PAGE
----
These authors contributed equally to this work.
The functional costs and benefits of dietary restriction in Drosophila
Article first published online: 14 NOV 2006
Volume 6, Issue 1, pages 63–71, February 2007
Total views since August 2010: 104
How to Cite
Burger, J. M. S., Hwangbo, D. S., Corby-Harris, V. and Promislow, D. E. L. (2007), The functional costs and benefits of dietary restriction in Drosophila. Aging Cell, 6: 63–71. doi: 10.1111/j.1474-9726.2006.00261.x
- Issue published online: 14 NOV 2006
- Article first published online: 14 NOV 2006
- Accepted for publication 16 October 2006
- cost of mating;
- demographic senescence;
- dietary restriction;
- functional senescence;
- stress resistance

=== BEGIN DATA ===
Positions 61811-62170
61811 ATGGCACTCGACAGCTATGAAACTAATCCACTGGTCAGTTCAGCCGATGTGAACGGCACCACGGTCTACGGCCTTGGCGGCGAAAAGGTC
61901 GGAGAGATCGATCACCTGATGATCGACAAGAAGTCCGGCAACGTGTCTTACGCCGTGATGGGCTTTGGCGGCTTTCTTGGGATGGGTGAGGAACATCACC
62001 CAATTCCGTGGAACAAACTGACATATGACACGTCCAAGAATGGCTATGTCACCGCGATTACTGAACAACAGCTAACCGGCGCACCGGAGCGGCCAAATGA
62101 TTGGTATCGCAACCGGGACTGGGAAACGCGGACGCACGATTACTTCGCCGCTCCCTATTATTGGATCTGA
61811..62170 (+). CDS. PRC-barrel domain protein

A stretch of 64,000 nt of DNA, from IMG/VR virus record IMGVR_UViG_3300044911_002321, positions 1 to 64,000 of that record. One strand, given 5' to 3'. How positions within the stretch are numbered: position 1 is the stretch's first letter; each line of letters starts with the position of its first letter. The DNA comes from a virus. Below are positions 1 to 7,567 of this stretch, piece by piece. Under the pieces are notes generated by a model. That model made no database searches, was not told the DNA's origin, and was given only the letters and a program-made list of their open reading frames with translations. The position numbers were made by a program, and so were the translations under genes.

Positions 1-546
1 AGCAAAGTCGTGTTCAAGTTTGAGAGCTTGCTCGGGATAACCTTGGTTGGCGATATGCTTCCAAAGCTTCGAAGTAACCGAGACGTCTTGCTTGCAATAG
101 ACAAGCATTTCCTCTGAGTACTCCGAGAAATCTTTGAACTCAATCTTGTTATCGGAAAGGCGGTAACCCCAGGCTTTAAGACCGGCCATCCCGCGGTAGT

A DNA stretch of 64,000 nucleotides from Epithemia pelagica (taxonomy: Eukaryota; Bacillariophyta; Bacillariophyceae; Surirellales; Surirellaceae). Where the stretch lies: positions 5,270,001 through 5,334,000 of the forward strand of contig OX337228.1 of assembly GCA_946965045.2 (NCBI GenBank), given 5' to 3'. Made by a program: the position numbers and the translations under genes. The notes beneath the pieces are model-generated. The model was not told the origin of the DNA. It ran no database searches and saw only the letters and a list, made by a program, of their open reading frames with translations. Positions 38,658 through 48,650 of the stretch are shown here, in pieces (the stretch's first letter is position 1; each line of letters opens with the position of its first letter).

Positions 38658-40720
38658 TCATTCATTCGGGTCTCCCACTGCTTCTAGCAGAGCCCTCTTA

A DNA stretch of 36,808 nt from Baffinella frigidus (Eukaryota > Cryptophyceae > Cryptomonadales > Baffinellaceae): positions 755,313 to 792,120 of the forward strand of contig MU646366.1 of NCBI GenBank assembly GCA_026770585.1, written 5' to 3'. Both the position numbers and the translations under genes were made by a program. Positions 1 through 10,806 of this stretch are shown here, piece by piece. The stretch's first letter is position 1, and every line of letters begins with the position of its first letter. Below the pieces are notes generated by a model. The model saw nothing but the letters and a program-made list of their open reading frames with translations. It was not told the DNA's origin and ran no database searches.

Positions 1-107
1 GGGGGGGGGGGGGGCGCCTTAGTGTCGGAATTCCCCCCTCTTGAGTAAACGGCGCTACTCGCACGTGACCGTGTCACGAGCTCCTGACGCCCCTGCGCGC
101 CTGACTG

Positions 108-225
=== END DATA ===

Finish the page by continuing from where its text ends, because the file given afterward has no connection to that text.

Dietary restriction (DR) extends lifespan in an impressively wide array of species spanning three eukaryotic kingdoms. In sharp contrast, relatively little is known about the effects of DR on functional senescence, with most of the work having been done on mice and rats. Here we used Drosophila melanogaster to test the assumption that lifespan extension through DR slows down age-related functional deterioration. Adult virgin females were kept on one of three diets, with sucrose and yeast concentrations ranging from 7% to 11% to 16% (w/v). Besides age-specific survival and fecundity, we measured starvation resistance, oxidative stress resistance, immunity, and cold-stress resilience at ages 1, 3, 5, and 7 weeks. We confirmed that DR extends lifespan: median lifespans ranged from 38 days (16% diet) to 46 days (11% diet) to 54 days (7% diet). We also confirmed that DR reduces fecundity, although the shortest-lived flies only had the highest fecundity when males were infrequently available. The most striking result was that DR initially increased starvation resistance, but strongly decreased starvation resistance later in life. Generally, the effects of DR varied across traits and were age dependent. We conclude that DR does not universally slow down functional deterioration in Drosophila. The effects of DR on physiological function might not be as evolutionarily conserved as its effect on lifespan. Given the age-specific effects of DR on functional state, imposing DR late in life might not provide the same functional benefits as when applied at early ages.